Security concerns are the biggest barrier to mobile payments adoption among smartphone owners, according to a survey released last week by Accenture. More of the 4,002 smartphone owners surveyed (45%) cited security as their top reason for not using their mobile phone to make payments, a statement released last announcing the results of the survey said. The next biggest concerns, each chosen by 37% of the respondents, were privacy issues and the convenience of other payments types, such as cash, cards and checks.
In addition to these security concerns, the survey results suggest that consumers expect mobile payments solutions to do more than just enable payments. Among those surveyed that did use their smartphones to make payments, 60% said they were highly likely to use their phone to make payments if it tracked receipts, and 56 % said they were more likely to do so if the solution helped them manage their finances.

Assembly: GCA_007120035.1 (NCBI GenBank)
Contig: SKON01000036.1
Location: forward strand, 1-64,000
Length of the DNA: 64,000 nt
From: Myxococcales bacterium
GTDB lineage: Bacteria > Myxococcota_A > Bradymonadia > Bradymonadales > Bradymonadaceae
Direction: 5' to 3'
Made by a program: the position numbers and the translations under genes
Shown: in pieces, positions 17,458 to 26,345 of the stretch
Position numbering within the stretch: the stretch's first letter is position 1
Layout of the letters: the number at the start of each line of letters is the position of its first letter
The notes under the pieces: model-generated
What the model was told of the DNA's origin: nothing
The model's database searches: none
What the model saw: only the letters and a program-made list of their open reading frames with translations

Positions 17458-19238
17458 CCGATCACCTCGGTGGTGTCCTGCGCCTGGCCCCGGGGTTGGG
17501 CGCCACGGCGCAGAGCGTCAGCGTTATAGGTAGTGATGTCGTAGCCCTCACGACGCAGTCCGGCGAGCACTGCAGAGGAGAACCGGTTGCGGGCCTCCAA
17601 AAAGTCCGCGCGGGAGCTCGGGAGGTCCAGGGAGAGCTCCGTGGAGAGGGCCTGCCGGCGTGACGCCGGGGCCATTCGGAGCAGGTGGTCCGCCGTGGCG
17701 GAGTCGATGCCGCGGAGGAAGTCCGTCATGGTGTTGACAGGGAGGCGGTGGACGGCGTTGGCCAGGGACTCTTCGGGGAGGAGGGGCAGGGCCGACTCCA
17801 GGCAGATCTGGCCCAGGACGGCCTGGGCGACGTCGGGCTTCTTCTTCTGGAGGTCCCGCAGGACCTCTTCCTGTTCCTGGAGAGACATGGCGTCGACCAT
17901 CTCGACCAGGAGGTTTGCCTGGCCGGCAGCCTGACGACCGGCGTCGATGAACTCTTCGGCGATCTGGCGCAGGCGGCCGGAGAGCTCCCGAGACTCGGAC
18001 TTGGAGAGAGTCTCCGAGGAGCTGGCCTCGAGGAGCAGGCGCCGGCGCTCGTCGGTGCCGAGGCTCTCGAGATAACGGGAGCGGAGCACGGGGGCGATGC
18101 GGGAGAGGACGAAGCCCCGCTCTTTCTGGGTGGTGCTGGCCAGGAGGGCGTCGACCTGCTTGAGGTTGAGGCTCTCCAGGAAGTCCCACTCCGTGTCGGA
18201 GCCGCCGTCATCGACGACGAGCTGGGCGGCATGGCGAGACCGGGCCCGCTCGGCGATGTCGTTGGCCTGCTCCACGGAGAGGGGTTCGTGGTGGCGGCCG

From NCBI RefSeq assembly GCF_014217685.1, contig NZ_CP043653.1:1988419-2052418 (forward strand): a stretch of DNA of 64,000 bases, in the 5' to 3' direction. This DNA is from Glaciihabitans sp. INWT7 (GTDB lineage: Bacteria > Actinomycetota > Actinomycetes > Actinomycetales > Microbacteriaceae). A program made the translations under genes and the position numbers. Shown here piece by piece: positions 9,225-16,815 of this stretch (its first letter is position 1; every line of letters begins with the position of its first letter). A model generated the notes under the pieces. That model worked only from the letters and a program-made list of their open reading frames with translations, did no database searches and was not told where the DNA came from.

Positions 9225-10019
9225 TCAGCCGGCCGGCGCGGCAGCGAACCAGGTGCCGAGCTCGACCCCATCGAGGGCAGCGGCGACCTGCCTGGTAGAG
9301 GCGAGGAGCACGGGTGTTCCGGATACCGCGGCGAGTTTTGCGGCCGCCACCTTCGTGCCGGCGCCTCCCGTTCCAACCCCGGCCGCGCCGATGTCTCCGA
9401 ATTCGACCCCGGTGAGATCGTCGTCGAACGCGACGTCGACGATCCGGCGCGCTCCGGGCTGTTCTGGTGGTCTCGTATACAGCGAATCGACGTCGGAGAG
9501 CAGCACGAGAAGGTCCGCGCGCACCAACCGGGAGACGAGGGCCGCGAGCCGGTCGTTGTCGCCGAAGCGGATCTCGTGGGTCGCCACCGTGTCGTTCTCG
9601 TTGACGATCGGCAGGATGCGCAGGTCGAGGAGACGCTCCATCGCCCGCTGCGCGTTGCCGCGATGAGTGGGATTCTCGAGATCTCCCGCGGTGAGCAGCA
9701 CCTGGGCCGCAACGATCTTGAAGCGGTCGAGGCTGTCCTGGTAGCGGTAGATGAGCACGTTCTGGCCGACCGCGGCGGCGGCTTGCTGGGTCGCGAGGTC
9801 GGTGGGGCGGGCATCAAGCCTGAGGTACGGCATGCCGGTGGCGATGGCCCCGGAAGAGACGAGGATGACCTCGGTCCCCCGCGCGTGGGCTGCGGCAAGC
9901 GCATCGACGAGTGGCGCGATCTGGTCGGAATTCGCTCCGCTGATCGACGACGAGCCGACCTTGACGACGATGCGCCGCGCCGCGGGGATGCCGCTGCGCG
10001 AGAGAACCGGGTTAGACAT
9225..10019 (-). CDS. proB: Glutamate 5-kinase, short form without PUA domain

Those mobile payments users were also interested in a solution that could show a valid driver’s license on the smartphone (54%) or proof of insurance (56%).
More than half of the mobile payments users in the survey (60%) indicated that they would use their phone to pay more often if they were offered instant coupons by retailers to pay by phone, according to Accenture’s statement. If offered rewards points to use at the merchant, 51% of the respondents said they would pay with their phone more often. And 50% said they would do so if they were offered some form of preferential customer service or received coupons that were automatically stored on their phone.
Many of these same incentives would be interesting to those who aren’t already using mobile payments, the survey found. About one third of those surveyed said they would use mobile payments if the solution could track receipts or show proof of insurance. And 20% of the respondents said they’d be more likely to use mobile payments if they could get coupons for specific merchants saved on their smartphone.
Jonathan Camhi has been an associate editor with Bank Systems & Technology since 2012. He previously worked as a freelance journalist in New York City covering politics, health and immigration, and has a master's degree from the City University of New York's Graduate School ... View Full Bio